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New findings: What is the central question of this study? The present study evaluated whether myofiber protein signaling responses to ex vivo dynamic contractions are altered by accustomization to voluntary endurance training in rats. What is the main finding and its importance? In response to ex vivo dynamic muscle contractions, canonical myofiber protein signaling pertaining to metabolic transcriptional regulation, as well as translation initiation and elongation, was not influenced by prior accustomization to voluntary endurance training in rats. Accordingly, intrinsic myofiber protein signaling responses to standardized contractile activity may be independent of prior exercise training in rat skeletal muscle. Abstract: Skeletal muscle training status may influence myofiber regulatory protein signaling in response to contractile activity. The current study employed a purpose-designed ex vivo dynamic contractile protocol to evaluate the effect of exercise-accustomization on canonical myofiber protein signaling for metabolic gene expression and for translation initiation and elongation. To this end, rats completed 8 weeks of in vivo voluntary running training versus no running control intervention, whereupon an ex vivo endurance-type dynamic contraction stimulus was conducted in isolated soleus muscle preparations from both intervention groups. Protein signaling responses by phosphorylation was evaluated by immunoblotting at 0 h and 3 h following ex vivo stimulation. Phosphorylation of AMPKα and its downstream target ACC, as well as phosphorylation of eEF2 was increased immediately following the dynamic contraction protocol (at 0 h). Signaling for translation initiation and elongation was evident at 3 h after dynamic contractile activity, as evidenced by increased phosphorylation of p70S6K and 4E-BP1, as well as a decrease in phosphorylation of eEF2 back to resting control-levels. However, prior exercise training did not alter phosphorylation of the investigated signaling proteins. Accordingly, protein signaling responses to standardized endurance-type contractions may be independent of training status in rat muscle during ex vivo conditions. The present findings add to our current understanding of molecular regulatory events responsible for skeletal muscle plasticity. This article is protected by copyright. All rights reserved.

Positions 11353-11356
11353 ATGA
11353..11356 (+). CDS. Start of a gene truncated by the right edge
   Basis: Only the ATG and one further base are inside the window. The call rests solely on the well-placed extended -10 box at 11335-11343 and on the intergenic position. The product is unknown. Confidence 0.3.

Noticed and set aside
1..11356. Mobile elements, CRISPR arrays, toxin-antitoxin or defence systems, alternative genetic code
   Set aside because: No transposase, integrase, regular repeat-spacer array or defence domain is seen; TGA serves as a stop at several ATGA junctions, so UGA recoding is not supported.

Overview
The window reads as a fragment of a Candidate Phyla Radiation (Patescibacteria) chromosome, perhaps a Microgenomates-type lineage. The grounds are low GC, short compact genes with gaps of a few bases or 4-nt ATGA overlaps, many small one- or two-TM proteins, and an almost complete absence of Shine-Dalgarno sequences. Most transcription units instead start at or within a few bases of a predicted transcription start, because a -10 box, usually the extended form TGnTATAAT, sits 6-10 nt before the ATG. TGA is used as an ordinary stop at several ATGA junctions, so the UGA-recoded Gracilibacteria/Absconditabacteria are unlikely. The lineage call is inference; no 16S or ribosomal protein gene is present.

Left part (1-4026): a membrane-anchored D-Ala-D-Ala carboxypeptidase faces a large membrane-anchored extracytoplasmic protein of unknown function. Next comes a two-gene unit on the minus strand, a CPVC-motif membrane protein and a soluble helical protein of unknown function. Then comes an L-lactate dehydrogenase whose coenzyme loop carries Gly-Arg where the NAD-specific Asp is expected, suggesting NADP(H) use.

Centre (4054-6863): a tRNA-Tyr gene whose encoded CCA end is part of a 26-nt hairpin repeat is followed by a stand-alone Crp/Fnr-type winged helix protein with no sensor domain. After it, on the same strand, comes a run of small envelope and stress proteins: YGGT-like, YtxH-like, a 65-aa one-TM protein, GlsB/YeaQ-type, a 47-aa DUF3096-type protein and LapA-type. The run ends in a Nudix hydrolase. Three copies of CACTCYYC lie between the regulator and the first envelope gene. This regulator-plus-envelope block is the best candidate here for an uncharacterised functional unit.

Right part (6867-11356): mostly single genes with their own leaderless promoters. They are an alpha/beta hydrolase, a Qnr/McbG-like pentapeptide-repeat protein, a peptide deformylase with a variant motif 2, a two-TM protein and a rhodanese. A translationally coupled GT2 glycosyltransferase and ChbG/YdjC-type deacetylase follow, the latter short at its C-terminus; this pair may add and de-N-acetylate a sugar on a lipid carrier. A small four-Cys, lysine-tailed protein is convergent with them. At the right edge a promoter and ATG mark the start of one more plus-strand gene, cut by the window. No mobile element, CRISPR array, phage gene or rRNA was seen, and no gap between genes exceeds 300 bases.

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Resistance training has been known to have a positive effect on muscle performance in exercisers. Whole-body electromyostimulation (WB-EMS) is advertised as a smooth, time-efficient, and highly individualized resistance training technology. The purpose of this study is to evaluate the effects of WB-EMS training on maximum isometric elbow muscle strength and body composition in moderately trained males in comparison to traditional resistance training. The study was a randomized controlled single-blind trial. Twenty, moderately trained, male participants (25.15 ± 3.84, years) were randomly assigned to the following groups: a WB-EMS training group ( n = 11) and a traditional resistance training group (the control group [CG]: n = 9). Both training intervention programs consisted of 18 training sessions for six consecutive weeks. All subjects performed dynamic movements with the WB-EMS or external weights (CG). The primary outcome variables included maximum isometric elbow flexor strength (MIEFS), maximum isometric elbow extensor strength (MIEES) and surface electromyography amplitude (sEMG RMS ). Secondary outcomes involved lean body mass, body fat content, arm fat mass, and arm lean mass. ANOVAs, Friedman test and post hoc t -tests were used ( P = 0.05) to analyze the variables development after the 6-week intervention between the groups. Significant time × group interactions for MIEFS (η ² = 0.296, P Bonferroni = 0.013) were observed, the increase in the WB-EMS group were significantly superior to the CG [23.49 ± 6.48% vs. 17.01 ± 4.36%; MD (95% CI) = 6.48 (1.16, 11.80); d = 1.173, P = 0.020]. There were no significant differences were observed between interventions regarding MIEES, sEMG RMS and body composition. These findings indicate that in moderately trained males the effects of WB-EMS were similar to a traditional resistance training, with the only exception of a significantly greater increase in elbow flexor strength. WB-EMS can be considered as an effective exercise addition for moderately trained males.